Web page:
Running time 123 minutes
Written and directed by Andrea Arnold
Starring Kate Jarvis, Michael Fassbender, Kierston Wareing
Michael Fassbender, the versatile, highly acclaimed, Irish-raised hunk who nearly starved himself to death as IRA hero Bobby Sands in the harrowing Hunger before winning more applause in the colorful role of a brutal Nazi hunter in Quentin Tarantino’s Inglourious Basterds, is in top form in Fish Tank. But the real star is Katie Jarvis, a newcomer with no previous experience who plays a teenage social misfit in a bleak housing project looking for love in all the wrong places. It’s a debut both raw and astonishing.
The second film written and directed by Andrea Arnold (Red Road), an exponent of the Ken Loach film school of naturalistic dialogue and kitchen-sink naturalism, Fish Tank is a heartbreaking coming-of-age story about 15-year-old Mia (Jarvis), a tortured, combustible girl who lives in an ugly subsidized housing estate with her combative younger sister and foulmouthed, slatternly mother, venting her pent-up rage on her family, classmates and neighbors. Except for getting into trouble and harboring a passion for hip-hop dancing, Mia has no outlet for her wasted energy. Until, that is, the arrival of her mother’s sexy new boyfriend, Connor (Fassbender), a security guard who takes the time to bandage the wound when she cuts her foot, slips her an occasional slug of vodka and extends the kindness and friendship she has been missing in a father of her own. Behind her mother’s back, he even encourages her to audition for a dance contest, selecting a more sophisticated song to emphasize the body movements of a mature woman. The sexual attraction is immediate, followed by inevitable jealousy and resentment when Mia secretly watches he and her mother making love through a crack in the bedroom door. It’s only a matter of time before the man and the girl turn flirtation to lust. For a fleeting moment, Mia experiences purpose, and something new in her mind called peace. It’s a pipe dream. At war with the world already, Mia has her attraction to the older man turn ferocious when she discovers he is not only emotionally unavailable but hiding a secret that courts disaster. These are not easily likable people, but Ms. Arnold’s chief talent is the way she makes us understand and even sympathize with both their flaws and attributes. The people in Fish Tank are neither good nor bad, but merely human, with elements of both.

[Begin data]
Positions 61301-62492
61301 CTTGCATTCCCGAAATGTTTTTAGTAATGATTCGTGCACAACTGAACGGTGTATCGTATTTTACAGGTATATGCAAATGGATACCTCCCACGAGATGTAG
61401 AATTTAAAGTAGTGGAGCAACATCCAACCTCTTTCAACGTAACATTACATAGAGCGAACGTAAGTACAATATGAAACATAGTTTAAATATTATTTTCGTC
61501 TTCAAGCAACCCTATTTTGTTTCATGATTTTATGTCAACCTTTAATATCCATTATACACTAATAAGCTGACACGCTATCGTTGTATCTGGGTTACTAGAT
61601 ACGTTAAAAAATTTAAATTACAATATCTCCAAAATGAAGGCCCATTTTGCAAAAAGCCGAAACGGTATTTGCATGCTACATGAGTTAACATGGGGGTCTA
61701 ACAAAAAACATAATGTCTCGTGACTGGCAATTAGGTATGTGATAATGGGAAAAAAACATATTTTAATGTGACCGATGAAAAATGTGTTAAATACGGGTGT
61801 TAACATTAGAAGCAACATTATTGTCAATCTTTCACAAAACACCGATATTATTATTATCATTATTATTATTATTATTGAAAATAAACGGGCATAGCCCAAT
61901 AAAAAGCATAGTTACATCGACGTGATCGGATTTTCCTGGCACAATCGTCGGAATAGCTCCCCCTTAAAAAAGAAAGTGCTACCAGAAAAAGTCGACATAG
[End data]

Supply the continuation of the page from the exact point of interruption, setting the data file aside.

Though plagued by accents that are not always to understand, Fish Tank excels on more than one level—as both a girl’s fairy tale fantasy of romance among the vacant lots and factory whistles, and as a sharp-focused vision of working-class squalor and despair in the U.K. today. As Mia feels trapped in her caged life, it is no mystery why she reacts so violently to a chained horse in a nearby lot, or why she tries to free a fish caught on a hook, or why she sees in Connor her first ticket out of the fish tank that is her life. Miraculously, the harsh environment is laced with lyricism and a generosity of feeling.
First-rate acting is required to bring this kind of dichotomy to life, and Ms. Arnold is an ace when it comes to drawing real emotional truths from her actors. Since Connor is softhearted and seductive, it is essential that the actor playing him is appealing enough to make him plausible even when his dark side surfaces. Mr. Fassbender is irresistible. His charisma is undeniable. And he is matched by Ms. Jarvis, whose verbal explosions and painful expressions never surrender to sentimentality or lost-child clichés. The ending is not depressing. Out of the chaos of Fish Tank, there is hope.
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